Study finds low rate of bacterial, fungal co-infections in US COVID patients
A study of US hospital data found that fewer than 10% of COVID-19 patients had bacterial or fungal co-infections, but they had a higher risk of antibiotic-resistant, healthcare-associated infections than flu patients, Centers for Disease Control and Prevention researchers reported late last week in Clinical Infectious Diseases.
Using patient and microbiologic data from the Premier Healthcare Database, researchers analyzed 206,465 inpatients diagnosed with COVID-19 from January 2020 through June 2o21 and 142,246 patients diagnosed with influenza-like illness (ILI) from January through June 2019. The proportion of patients with a bacterial or fungal culture obtained during hospitalization was similar in both groups (56.2% for COVID-19 and 60.4% for ILI). The percentage of discharges with a positive culture defined as community-onset (CO) was lower in COVID-19 patients than those with ILI (7% vs 10.4%), but the percentage of discharges with a positive culture identified as HO was higher (4.1% vs 2.4%).
Multivariable logistic models showed that COVID-19 patients had significantly lower odds than ILI patients of CO methicillin-resistant Staphylococcus aureus (MRSA), carbapenem-resistant Pseudomonas aeruginosa (CRPA), or carbapenem-resistant Acinetobacter baumannii infections, but significantly higher odds of HO MRSA, CRPA, carbapenem-resistant Enterobacterales, and extended-spectrum beta-lactamase infections. Further analysis suggests the increased risk of antibiotic-resistant infections for COVID-19 patients is linked to longer hospital stays, critical care stay, receipt of invasive mechanical ventilation, and high rates of antibiotic exposure.
"Hospitals should continue to focus on infection control and antibiotic stewardship measures for patients with COVID-19 to prevent healthcare-associated infections, including antibiotic resistant pathogens," the study authors concluded.
Jul 2 Clin Infect Dis abstract
UK announces more funding for antibiotic development
The government of the United Kingdom last week announced an investment of more than $5 million to support development of new treatments to combat antimicrobial resistance (AMR).
The investment of £4.5 million ($5.3 million USD) from the UK government's Global AMR Innovation Fund (GAMRIF) will help the Global Antibiotic Research and Development Partnership (GARDP) develop antibiotics for drug-resistant infections that the World Health Organization has identified as the greatest threats to public health, including neonatal sepsis and hospital-acquired bacterial infections.
The funding, which brings the UK's total investment in GARDP to nearly £19 million ($22.6 million), will also support the development of zoliflodacin, a novel antibiotic for gonorrhea infections that GARDP is developing with Entasis Therapeutics.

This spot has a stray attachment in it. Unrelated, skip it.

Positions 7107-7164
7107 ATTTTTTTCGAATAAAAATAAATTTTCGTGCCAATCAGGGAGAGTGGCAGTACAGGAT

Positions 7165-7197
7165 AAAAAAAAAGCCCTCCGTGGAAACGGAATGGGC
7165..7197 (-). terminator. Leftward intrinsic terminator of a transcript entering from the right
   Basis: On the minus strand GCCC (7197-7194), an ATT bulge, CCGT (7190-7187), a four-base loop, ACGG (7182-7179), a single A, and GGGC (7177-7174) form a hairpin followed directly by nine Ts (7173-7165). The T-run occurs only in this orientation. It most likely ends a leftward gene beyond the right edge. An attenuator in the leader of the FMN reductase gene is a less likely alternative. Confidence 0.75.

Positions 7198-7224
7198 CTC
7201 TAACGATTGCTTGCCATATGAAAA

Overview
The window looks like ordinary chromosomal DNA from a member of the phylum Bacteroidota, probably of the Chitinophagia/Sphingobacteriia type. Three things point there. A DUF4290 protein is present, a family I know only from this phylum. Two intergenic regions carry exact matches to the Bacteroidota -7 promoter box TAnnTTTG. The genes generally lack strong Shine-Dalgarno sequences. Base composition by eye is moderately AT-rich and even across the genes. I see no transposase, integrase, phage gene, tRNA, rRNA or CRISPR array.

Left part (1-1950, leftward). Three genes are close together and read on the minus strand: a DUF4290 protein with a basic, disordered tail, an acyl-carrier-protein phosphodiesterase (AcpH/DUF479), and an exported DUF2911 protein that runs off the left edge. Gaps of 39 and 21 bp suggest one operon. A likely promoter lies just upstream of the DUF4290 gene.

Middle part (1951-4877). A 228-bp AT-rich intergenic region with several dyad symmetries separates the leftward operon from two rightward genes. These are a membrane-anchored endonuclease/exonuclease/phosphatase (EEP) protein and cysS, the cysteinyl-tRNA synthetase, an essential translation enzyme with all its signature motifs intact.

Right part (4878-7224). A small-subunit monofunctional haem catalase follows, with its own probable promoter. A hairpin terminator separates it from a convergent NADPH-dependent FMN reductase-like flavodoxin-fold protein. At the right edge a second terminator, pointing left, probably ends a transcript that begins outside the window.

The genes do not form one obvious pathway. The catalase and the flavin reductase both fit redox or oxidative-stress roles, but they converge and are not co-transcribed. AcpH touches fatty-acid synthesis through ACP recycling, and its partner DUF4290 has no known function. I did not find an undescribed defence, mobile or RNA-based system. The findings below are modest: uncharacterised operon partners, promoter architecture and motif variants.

"I am thrilled that the UK will be working in partnership with GARDP to deliver crucial research as part of GAMRIF's commitment to a One Health approach," Dame Sally Davies, UK Special Envoy on AMR, said in a press release from the UK's Department of Health and Social Care (DHSC). "Together we are leading efforts to combat AMR where the burden of infection is greatest, and we will use this investment to develop new treatments for drug-resistant infections to protect the world's most vulnerable."
Jun 30 DHSC press release
EU members vote to prohibit certain antibiotics from veterinary use
European Union (EU) member states have formally given their support to a list of antibiotics that will be prohibited from being sold for veterinary use.
The list of antibiotic classes, subclasses, and substances to be reserved for humans only is based on recommendations provided to the European Commission in May by the European Medicines Agency, the European Centre for Disease Prevention and Control, and the EU Food Safety Authority. Antibiotic classes on the list include carbapenems (eg, meropenem), cephalosporin/beta-lactam inhibitor combinations (ceftolozane-tazobactam), siderophore cephalosporins (cefiderocol), monobactams (aztreonam), carboxypenicillins (piperacillin), glycopeptides (vancomycin), lipopeptides (daptomycin), oxazolidinones (linezolid), and glycylcyclines (tigecycline).
EU member states voted on the list yesterday.
"The list voted today, the first of its kind in the EU, and a landmark worldwide, is a major step forward in our One-Health policy approach to curb antimicrobial resistance," Stella Kyriakides, EU Commissioner for Health and Food Safety, said in a European Commission press release. "It is a prime example of how we address human, animal health and plant health together while at the same time also considering the importance of the environment."
The European Commission says it will formally adopt and publish the list in the coming weeks, and the ban will go into effect 6 months after publication.
Jul 4 European Commission press release